A herd of Critically Endangered Przewalski’s horses are under threat from illegal poaching, according to scientists.
The herd is located in the Chernobyl exclusion zone in the Ukraine, where 31 individuals were released into the wild in 1998 and 1999. The horses were taken from a Przewalski’s horse reserve and from a local zoo, and were released to help restore and enrich the biodiversity of the area.
The Przewalski’s horses initially seemed to be doing well, with 86 foals born in the zone between 1998 and 2007. According to a review published in the Bulletin of Moscow Society of Naturalists, the population peaked at 65 individuals in 2003 and 2004.
Vulnerable herd under threat
Unfortunately, this vulnerable herd has since been almost halved by illegal poaching, with over 70% of deaths from 2004 to 2006 being caused by human hunters. As well as threatening the survival of the herd, this drop in numbers may also increase the risk of inbreeding.
“Many people in this part of Ukraine are very poor,” said Professor Tim Mousseau, a biologist from the University of South Carolina who visits the Chernobyl exclusion zone at least twice a year. “So access to a readily available supply of horsemeat is tempting for people.”
Mousseau also questioned the wisdom of releasing the vulnerable horses into a contaminated area.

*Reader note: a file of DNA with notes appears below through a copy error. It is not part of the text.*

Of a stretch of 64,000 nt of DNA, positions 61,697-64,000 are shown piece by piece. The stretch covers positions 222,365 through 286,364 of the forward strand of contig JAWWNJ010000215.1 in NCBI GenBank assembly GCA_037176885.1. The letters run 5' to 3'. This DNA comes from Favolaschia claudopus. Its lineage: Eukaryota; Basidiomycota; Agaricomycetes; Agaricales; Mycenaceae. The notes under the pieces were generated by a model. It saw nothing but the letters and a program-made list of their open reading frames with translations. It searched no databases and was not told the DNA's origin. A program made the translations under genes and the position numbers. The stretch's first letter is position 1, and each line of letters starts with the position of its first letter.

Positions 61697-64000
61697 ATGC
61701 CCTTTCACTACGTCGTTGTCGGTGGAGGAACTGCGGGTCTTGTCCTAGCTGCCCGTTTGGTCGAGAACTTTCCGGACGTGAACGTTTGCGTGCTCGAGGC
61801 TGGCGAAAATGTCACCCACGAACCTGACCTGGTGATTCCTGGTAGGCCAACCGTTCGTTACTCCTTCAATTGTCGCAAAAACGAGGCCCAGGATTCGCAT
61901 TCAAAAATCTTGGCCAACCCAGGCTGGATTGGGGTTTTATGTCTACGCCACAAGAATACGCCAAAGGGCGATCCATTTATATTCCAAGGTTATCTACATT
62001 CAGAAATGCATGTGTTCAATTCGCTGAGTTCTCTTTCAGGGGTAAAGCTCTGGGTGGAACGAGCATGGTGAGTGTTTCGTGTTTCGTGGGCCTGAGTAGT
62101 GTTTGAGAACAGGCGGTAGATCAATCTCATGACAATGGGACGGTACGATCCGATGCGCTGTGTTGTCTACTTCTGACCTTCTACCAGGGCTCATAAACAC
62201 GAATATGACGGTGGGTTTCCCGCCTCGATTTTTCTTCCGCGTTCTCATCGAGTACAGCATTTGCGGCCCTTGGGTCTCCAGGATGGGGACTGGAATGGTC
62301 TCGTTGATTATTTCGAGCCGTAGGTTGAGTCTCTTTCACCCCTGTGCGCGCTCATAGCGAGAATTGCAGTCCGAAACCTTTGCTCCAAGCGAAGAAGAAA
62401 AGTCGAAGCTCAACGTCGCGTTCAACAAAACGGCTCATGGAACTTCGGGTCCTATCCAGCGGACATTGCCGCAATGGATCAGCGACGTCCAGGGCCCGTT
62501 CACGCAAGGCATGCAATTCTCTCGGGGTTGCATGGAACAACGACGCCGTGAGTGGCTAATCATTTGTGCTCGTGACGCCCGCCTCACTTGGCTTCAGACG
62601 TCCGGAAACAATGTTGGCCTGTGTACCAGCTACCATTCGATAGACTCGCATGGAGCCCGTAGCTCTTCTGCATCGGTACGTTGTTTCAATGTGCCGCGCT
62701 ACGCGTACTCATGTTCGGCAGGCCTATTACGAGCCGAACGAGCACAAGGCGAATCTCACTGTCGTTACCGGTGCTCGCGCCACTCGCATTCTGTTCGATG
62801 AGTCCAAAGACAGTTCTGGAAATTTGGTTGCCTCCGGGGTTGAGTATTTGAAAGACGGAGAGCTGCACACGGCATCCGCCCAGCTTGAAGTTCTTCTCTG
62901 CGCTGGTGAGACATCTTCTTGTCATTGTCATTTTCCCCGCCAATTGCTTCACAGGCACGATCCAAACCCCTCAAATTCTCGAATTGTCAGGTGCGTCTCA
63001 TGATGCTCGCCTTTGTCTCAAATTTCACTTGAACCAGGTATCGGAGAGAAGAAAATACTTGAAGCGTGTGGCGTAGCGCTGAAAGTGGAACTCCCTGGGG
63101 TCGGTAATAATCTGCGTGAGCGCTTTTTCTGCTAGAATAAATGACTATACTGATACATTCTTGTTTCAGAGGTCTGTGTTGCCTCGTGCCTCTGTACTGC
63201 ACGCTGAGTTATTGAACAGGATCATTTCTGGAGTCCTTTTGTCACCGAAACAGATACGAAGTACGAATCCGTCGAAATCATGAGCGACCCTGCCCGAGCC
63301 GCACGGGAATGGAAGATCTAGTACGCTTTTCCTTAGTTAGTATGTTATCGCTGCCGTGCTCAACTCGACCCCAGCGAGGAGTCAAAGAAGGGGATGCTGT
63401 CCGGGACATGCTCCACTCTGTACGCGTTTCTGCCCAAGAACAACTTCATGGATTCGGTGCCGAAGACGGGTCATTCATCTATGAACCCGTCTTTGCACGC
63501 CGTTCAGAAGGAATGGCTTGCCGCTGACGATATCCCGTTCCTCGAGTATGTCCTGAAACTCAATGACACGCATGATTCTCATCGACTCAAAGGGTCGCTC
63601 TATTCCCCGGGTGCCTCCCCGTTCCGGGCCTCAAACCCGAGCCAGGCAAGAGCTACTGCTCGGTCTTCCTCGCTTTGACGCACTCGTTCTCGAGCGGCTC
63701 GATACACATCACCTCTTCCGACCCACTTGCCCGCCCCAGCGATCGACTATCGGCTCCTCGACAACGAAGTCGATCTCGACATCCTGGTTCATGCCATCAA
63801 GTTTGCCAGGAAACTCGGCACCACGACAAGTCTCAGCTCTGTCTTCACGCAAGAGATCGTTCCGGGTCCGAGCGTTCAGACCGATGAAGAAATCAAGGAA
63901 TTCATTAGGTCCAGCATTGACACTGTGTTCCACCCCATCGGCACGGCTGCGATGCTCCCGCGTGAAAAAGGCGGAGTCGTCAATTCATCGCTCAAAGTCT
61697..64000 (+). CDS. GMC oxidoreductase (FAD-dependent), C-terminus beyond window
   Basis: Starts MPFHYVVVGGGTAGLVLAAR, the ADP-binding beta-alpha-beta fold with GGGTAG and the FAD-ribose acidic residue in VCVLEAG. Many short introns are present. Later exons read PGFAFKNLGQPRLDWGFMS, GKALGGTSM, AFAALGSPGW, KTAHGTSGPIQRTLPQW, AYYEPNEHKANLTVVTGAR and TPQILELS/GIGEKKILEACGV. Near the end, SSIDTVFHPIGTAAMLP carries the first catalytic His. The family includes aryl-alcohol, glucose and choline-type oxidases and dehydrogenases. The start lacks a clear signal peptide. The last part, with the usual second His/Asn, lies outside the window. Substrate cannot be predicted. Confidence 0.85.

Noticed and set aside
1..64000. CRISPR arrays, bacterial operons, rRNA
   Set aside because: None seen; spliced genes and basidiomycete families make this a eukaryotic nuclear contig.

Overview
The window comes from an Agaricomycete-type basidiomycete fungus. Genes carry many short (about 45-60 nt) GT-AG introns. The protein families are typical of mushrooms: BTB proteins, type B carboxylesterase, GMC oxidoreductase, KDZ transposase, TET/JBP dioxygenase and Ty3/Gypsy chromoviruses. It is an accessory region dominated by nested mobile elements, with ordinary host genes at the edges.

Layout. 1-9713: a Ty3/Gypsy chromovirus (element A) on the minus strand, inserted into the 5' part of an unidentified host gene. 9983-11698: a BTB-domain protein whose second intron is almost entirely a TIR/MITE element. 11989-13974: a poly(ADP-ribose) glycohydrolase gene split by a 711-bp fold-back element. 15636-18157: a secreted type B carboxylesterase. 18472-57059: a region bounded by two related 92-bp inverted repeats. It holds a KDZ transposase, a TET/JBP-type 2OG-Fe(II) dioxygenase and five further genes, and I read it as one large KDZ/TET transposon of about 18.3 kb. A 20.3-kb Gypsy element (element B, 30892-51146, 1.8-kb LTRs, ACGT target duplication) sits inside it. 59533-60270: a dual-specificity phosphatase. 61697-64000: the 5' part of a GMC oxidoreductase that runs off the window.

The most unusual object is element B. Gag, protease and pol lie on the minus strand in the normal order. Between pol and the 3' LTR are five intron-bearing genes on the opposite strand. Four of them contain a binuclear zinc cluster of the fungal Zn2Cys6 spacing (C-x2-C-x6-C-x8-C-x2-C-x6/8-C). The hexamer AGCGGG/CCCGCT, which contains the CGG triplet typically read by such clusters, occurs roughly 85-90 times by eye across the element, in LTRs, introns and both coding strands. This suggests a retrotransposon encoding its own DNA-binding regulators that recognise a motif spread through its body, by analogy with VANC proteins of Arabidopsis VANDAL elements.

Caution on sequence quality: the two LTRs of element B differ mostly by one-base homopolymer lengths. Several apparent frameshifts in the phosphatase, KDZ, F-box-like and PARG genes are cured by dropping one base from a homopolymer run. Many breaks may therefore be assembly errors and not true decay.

Last true wild horse
The last true wild horse, Przewalski’s horse was driven to extinction in the wild in the 1960s as a result of hunting, habitat loss and competition with domestic livestock. Fortunately, captive breeding and reintroduction efforts now mean that a number of populations of Przewalski’s horse have been re-established in the wild in its native Mongolia.
However, like many of these reintroduced populations, the Przewalski’s horses at Chernobyl still face further threats from habitat loss and potential hybridisation with domestic horses. The herd at Chernobyl has not been counted for the past three years, and it is unclear how many of these Critically Endangered wild horses now remain.
Find out more about the conservation of Przewalski’s horse at the Foundation for the Preservation and Protection of the Przewalski Horse.
Liz Shaw, ARKive Species Text Author